Blockbuster like "Dune": He is Hollywood's first master of sound: Composer Hans Zimmer turns 65

Almost everyone has probably stared spellbound at a screen to music by Hans Zimmer.

Blockbuster like "Dune": He is Hollywood's first master of sound: Composer Hans Zimmer turns 65

Almost everyone has probably stared spellbound at a screen to music by Hans Zimmer. The composer is behind blockbusters like "Dune". On September 12, the Hollywood great, who was crowned with two Oscars, will be 65 years old. The instrumentalist hails from Frankfurt am Main and has composed his way throughout the American film world over the past few decades after making his breakthrough in 1988 with the soundtrack for "Rain Man".

Whatever mood a film should convey to the viewer, dark or playful, heroic or mystical - Zimmer captures it musically. Today he is considered a specialist in bringing together the possibilities of electronic music with traditional orchestral arrangements.

He became famous for the music for the cartoon "The Lion King" (1994), for which he won his first Oscar. Milestones were the comedy "It couldn't be better" (1997), but also the war epic "The Thin Red Line" (1998) and the monumental drama "Gladiator" (2000).

The perfect symbiosis of film and music was also achieved in Guy Ritchie's adventure thriller "Sherlock Holmes" (2009), in the science fiction work "Inception" (2010), in the space saga "Interstellar" (2014) and in the World War II film "Dunkirk " (2017). Zimmer's music for each of these films - as diverse as their content - was nominated for an Oscar.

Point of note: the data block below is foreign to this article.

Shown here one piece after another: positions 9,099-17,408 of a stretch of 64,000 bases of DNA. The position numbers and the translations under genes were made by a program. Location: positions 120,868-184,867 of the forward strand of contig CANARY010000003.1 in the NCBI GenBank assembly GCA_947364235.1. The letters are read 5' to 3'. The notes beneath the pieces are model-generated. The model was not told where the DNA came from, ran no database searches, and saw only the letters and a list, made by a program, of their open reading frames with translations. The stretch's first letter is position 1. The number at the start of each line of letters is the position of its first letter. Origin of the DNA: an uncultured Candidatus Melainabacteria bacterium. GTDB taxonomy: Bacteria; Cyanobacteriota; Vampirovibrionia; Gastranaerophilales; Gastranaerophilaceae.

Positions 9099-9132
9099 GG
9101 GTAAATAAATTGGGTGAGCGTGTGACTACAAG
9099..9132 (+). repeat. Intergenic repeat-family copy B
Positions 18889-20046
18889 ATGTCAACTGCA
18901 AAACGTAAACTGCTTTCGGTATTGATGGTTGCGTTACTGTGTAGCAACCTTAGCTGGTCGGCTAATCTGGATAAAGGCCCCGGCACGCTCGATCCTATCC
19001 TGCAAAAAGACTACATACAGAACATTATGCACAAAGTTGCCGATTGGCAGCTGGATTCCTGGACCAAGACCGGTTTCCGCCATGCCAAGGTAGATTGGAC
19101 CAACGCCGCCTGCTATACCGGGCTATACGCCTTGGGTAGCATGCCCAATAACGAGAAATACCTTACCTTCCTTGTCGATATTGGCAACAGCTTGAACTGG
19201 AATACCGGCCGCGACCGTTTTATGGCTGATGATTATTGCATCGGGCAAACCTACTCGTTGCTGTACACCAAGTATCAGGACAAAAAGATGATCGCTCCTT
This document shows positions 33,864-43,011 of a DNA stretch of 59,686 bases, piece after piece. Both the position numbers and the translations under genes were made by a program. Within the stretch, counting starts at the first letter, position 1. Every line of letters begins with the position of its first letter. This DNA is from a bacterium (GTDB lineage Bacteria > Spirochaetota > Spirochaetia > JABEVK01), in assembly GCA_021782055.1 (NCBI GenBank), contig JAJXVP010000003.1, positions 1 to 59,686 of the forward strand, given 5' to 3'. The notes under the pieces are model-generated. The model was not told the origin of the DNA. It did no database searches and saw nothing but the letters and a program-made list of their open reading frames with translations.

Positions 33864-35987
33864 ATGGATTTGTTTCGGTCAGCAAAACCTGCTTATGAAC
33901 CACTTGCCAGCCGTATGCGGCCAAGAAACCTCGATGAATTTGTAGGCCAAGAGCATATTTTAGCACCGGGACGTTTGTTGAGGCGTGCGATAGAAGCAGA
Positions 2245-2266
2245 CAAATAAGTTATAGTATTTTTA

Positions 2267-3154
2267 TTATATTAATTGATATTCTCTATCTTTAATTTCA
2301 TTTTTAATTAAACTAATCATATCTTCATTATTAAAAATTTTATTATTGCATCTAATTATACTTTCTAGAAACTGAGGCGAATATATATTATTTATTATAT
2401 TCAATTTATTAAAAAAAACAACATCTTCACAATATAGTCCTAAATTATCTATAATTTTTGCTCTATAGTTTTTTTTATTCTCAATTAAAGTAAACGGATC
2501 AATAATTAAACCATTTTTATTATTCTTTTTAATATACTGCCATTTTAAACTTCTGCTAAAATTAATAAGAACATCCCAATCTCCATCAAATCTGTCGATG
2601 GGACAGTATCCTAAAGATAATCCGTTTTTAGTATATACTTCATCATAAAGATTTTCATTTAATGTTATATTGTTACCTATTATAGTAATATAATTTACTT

He won his second Academy Award just this year with the music for the sci-fi desert epic "Dune". "If this is a film about a planet 10,000 years from now and it was a desert planet, I thought I should invent instruments and sounds that no one has ever heard of," Zimmer recently told the Hollywood Reporter ". What was particularly important to him: A consistent "feminine voice" to underline the female characters in the story.

One anecdote fits the composer's unusual career and is unknown to many: Zimmer was seen in the first music video that MTV ever broadcast. He can be seen playing keyboards for a few seconds in the 1979 Buggles hit "Video Killed The Radio Star". Years before his breakthrough, Zimmer was already involved in what was to become the focus of his life's work: merging images and music into a total work of art.

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